Pressure can do amazing things – even to one of the greatest sailors in history.
Sir Ben Ainslie was almost flawless with his starts in the Prada Cup round robin, with a mix of his well-honed instinct and decades of experience.
But today was a different story. With the British 2-0 down and desperate to get on the scoreboard in the Prada Cup final, Ainslie overplayed his hand in the first pre-start duel, giving the initiative – and eventually the race – to Luna Rossa.
Ineos Team UK then botched the start in the second contest, losing control of the boat as it reared violently out of the water and handing the impetus to the Italians.
Luna Rossa were good enough to hold on, with margins of 13 and 41 seconds, to round off a perfect weekend.
It leaves the British with a 4-0 deficit and 48 hours to turn things around, before the next races on Wednesday.
"We can sail a helluva lot better than that, and we need to," said Ainslie. "We just gave them two races, bad off the start line. They didn't give us a chance to get back into it. At this level you can't afford to make any mistakes and we have made too many. We need to go away, regroup and really get our act together and come out swinging."
Luna Rossa co-helmsman Jimmy Spithill paid credit to his crew, particularly the grinders, who facilitated a series of tacking duels.
"Today's racing was all about getting off the line in front, which we did a great job of and then really just a foot on the throat approach. The boys on the handles did an outstanding job, tack for tack and we were gaining every time."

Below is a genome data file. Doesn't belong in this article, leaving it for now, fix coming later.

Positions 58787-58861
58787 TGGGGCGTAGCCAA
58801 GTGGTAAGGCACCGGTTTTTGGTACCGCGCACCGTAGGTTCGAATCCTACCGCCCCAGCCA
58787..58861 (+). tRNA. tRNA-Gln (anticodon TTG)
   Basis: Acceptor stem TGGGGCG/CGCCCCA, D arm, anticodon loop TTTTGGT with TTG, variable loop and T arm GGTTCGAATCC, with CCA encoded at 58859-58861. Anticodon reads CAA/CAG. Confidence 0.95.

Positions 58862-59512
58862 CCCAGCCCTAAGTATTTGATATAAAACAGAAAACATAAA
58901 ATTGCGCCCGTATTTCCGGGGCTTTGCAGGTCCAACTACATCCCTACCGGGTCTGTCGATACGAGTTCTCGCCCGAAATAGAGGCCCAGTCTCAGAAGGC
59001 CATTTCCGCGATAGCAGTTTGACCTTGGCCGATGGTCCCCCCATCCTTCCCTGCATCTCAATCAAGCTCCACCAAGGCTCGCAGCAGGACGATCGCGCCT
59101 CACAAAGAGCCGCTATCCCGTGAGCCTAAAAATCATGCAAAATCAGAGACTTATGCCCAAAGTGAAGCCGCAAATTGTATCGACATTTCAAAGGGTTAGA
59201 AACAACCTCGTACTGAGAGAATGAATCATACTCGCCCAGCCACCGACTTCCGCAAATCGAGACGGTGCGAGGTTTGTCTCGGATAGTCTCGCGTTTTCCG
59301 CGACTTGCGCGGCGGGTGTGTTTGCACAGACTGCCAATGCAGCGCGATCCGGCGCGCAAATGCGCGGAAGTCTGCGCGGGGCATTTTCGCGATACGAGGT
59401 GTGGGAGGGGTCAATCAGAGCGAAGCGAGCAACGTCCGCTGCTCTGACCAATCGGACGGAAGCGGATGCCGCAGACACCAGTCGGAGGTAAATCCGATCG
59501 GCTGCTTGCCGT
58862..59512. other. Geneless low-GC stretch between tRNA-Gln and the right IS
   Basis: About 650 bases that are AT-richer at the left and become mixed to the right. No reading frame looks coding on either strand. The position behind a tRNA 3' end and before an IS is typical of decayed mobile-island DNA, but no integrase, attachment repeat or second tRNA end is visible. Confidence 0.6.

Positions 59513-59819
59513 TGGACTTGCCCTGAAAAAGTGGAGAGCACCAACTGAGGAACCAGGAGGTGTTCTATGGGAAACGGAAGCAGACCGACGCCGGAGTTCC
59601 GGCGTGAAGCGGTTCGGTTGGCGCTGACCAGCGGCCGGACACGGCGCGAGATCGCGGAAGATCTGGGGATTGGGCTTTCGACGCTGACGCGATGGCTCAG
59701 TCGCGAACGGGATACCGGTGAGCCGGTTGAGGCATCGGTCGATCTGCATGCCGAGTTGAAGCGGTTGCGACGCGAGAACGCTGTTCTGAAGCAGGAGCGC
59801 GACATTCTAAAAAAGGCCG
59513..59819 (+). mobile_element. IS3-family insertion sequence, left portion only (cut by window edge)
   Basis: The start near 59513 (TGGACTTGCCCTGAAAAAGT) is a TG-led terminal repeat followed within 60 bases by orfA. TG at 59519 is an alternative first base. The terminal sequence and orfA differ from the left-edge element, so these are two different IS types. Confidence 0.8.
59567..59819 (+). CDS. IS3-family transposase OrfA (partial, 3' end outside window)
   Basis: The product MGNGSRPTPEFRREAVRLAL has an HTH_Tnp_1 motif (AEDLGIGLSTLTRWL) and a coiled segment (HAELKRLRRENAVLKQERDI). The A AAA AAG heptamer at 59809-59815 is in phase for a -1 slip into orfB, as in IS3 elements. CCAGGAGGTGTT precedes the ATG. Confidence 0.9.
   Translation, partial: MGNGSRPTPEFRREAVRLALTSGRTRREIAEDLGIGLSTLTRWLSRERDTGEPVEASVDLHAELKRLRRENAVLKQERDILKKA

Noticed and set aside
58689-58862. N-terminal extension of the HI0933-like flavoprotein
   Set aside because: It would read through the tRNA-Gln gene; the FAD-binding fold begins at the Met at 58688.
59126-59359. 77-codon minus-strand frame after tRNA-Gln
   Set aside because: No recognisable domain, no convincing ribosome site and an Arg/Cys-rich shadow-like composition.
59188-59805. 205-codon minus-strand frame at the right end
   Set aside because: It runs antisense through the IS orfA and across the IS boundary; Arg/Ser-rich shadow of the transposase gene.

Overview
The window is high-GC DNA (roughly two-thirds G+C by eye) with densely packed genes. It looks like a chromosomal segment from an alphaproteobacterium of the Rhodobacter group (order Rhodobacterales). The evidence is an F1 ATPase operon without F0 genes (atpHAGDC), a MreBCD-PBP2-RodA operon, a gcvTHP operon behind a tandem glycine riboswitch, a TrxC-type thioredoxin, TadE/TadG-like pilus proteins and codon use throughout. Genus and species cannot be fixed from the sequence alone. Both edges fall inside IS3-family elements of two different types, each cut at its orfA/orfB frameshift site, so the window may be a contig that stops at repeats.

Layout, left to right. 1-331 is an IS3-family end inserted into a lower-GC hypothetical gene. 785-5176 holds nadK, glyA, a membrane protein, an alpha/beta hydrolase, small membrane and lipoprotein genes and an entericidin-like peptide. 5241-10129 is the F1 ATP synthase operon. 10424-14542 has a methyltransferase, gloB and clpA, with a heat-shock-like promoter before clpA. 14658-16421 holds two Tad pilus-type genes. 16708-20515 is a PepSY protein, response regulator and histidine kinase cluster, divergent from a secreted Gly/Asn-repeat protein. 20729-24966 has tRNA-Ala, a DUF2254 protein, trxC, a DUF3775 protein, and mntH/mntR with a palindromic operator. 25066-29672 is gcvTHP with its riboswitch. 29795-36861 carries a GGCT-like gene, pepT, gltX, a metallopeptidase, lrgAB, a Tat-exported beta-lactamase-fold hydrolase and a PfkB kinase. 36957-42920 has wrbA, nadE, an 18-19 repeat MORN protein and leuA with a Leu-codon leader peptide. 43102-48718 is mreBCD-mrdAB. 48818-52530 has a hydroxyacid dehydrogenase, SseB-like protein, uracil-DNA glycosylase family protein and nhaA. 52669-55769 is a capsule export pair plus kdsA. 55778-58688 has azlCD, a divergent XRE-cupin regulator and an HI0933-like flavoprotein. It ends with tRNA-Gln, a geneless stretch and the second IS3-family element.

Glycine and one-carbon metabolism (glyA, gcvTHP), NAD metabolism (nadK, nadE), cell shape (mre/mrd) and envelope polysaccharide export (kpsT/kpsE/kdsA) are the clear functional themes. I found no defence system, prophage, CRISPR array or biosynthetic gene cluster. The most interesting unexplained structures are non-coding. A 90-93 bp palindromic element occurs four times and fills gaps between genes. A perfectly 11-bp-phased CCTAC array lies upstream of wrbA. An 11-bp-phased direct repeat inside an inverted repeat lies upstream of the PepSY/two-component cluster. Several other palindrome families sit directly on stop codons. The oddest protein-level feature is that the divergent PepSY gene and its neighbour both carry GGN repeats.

Racing on the easternmost course E, with winds of between 14-16 knots, the British were expected to make an impression on Sunday.
But Ainslie misjudged the first pre-start and ended up below the lay line.
"We just got a bit greedy going for a hook," conceded Ainslie. "We thought it was on for a split second and with these match race starts you can go from hero to zero pretty quickly."
It was far from terminal – in a brilliantly close race which featured 17 tacks by each team – but it left Ineos Team UK waiting for a mistake, which never came.
Luna Rossa led by nine seconds at the first gate, though the British closed to within six seconds at the second.
The tone of the contest changed in the third leg. Until then the Italians had been mostly content to sail their own race, but they upped the aggression, tacking on top of the British and covering superbly.
The Italians looked confident in their transitions – aside from a poor manoeuvre at the fifth gate - and stayed in control.
The gap narrowed to as little as 60 metres on the last leg, but the result was never in doubt.
"Very nice," said Spithill, as they crossed the line. "It's on a string boys."
The British had to respond, and their afterguard, together with the sailing coaches, held a prolonged planning meeting ahead of the second race.
They were determined to be aggressive, but everything unravelled 50 seconds before the start.
As the British changed direction, the right-hand side of the boat reared violently, flying up into in the air and looked perilously close to tilting over.
They recovered well but had lost any chance of an advantage off the start.
Luna Rossa were just ahead for the crucial first cross, and extended from there.
"We need to make something happen here," said a frustrated Ainslie on the fourth leg but it never looked likely in the second half of the race, as the Italians stayed comfortably ahead.
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